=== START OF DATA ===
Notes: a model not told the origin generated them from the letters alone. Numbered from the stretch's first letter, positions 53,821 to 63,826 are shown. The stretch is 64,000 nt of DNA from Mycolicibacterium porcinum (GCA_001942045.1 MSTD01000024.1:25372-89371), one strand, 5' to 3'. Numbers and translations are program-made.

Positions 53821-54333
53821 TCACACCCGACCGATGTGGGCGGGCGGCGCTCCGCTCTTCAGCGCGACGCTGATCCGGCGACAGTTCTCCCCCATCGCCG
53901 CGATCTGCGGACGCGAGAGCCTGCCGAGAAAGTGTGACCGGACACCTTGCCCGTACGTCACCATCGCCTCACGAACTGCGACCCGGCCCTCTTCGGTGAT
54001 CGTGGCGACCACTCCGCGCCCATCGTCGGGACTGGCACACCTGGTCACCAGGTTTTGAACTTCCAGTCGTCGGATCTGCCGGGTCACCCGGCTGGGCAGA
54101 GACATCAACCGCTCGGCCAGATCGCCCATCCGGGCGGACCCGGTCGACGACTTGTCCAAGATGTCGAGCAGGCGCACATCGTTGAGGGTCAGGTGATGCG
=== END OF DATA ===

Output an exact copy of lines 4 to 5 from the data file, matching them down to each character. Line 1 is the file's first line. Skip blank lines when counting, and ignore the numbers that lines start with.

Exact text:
53901 CGATCTGCGGACGCGAGAGCCTGCCGAGAAAGTGTGACCGGACACCTTGCCCGTACGTCACCATCGCCTCACGAACTGCGACCCGGCCCTCTTCGGTGAT
54001 CGTGGCGACCACTCCGCGCCCATCGTCGGGACTGGCACACCTGGTCACCAGGTTTTGAACTTCCAGTCGTCGGATCTGCCGGGTCACCCGGCTGGGCAGA